My point is simply that prophets do not always speak as prophets. They can be wrong. This means that you cannot lay claim to infallibility. Nor can you forbid members from [p.63]criticizing you, for that is tyranny. Nor can you claim superior spirituality or righteousness, for that is the kind of arrogance against which Joseph Smith warned. Nor can you claim to be those whom God will speak to first about important religious doctrines. When it came to the resurrection of the dead, Jesus announced it first not to those who were the acknowledged leaders but to women. This does not mean that you are not true prophets, only that you cannot claim to be unerring or preeminent among the Saints.

What you can claim is responsibility for watching over the flock of God, not as “lords over God’s heritage, but as examples to the flock” (1 Pet. 5:3). You can be first in love, first to teach the gospel, first to reveal the ordinances of salvation and exaltation, first in the spiritual gifts, first to make open disclosure, first to confess sin, first to admit pride, first to hold out hope of salvation for the oppressed, the helpless, the weak, and the lost.

This is not the Church of Jesus Christ of Latter-day Leaders. It is the Church of Jesus Christ of Latter-day Saints. The leadership of the church is not the church. It is an important part of the church—even an indispensable part. But so are the Saints. The scripture says that the head should not say to the foot, “I have no need of thee.” But this is what the church institution says every time it asserts that leaders are more important, more valuable than non-leaders. It is the message we get from the way the church functions: leaders sit in council, preach in conference, lay down rules, while we members are there to soak it all up—and if we do this long enough and well enough, then perhaps we too, if we have been prudent and wise and male, may become leaders.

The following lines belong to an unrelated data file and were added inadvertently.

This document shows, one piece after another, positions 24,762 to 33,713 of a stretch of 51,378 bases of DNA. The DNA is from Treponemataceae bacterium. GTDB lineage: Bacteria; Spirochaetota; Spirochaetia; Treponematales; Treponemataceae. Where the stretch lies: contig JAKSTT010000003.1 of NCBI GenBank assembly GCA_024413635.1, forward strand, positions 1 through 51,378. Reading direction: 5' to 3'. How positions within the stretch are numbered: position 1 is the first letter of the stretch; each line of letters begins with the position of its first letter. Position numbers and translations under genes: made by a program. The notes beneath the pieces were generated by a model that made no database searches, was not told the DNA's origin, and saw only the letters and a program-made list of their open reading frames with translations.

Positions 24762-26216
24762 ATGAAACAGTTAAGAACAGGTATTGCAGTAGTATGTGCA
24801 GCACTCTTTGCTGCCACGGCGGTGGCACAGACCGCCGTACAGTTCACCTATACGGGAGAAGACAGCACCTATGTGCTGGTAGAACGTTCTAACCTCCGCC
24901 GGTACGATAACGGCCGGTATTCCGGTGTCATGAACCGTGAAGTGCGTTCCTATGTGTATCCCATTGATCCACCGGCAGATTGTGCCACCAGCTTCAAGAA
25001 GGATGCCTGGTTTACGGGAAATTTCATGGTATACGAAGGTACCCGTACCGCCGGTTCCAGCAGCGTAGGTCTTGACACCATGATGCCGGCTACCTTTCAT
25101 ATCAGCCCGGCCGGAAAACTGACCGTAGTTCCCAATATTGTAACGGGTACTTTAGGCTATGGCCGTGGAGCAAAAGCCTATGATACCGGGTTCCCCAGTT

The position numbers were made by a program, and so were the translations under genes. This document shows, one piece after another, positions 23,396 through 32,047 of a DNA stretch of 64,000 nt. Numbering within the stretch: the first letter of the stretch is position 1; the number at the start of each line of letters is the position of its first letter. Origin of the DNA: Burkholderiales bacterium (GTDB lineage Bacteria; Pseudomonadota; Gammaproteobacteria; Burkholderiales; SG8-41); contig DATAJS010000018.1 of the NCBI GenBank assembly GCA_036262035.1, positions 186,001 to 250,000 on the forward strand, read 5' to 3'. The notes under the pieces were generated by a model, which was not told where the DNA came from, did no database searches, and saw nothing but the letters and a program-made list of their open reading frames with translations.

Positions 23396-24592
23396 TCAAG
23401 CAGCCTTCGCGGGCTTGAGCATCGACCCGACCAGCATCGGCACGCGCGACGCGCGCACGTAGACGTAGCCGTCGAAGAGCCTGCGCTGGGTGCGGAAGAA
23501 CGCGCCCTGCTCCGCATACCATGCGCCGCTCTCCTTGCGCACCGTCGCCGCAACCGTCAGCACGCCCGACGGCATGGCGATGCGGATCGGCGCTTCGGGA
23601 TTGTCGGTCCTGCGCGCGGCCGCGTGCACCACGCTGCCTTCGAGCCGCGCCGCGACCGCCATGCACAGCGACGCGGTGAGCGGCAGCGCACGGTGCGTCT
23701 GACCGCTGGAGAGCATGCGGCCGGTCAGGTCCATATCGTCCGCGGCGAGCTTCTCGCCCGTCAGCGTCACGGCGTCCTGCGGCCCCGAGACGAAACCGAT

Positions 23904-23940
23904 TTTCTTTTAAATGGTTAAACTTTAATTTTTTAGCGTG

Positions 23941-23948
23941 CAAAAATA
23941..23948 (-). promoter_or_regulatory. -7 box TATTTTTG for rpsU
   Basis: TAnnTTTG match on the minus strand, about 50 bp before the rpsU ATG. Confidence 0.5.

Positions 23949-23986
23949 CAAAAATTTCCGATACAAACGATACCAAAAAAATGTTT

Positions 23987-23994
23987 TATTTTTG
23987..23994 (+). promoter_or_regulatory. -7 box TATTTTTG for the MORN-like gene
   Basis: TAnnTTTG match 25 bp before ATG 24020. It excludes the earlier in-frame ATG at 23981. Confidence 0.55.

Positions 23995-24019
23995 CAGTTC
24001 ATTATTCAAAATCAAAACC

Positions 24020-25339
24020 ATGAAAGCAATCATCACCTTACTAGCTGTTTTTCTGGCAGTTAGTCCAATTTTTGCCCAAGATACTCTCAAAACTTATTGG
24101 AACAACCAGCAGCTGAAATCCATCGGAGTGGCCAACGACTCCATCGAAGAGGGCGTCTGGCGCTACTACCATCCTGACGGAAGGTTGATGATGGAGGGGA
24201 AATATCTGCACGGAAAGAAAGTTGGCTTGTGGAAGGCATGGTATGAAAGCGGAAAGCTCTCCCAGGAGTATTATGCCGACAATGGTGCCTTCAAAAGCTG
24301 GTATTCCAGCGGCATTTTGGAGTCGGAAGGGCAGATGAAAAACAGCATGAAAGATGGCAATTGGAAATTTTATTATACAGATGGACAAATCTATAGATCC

But the church should not be divided in this way. It should be a community of believers, a repository of spiritual gifts, where we rely on each other. When you do not rely on [p.64]the spiritual gifts of members, you effectively deny those gifts. You do not deny their existence, of course, but you deny their operation as the driving force of the church. This happens when you refuse to accept the operations of the spirit that lie outside your control, as they are manifest among the members in their work places, in their study groups, and in their forums and symposiums too. It happens when you reject the spirit as it shines through the unofficial publications to which members contribute.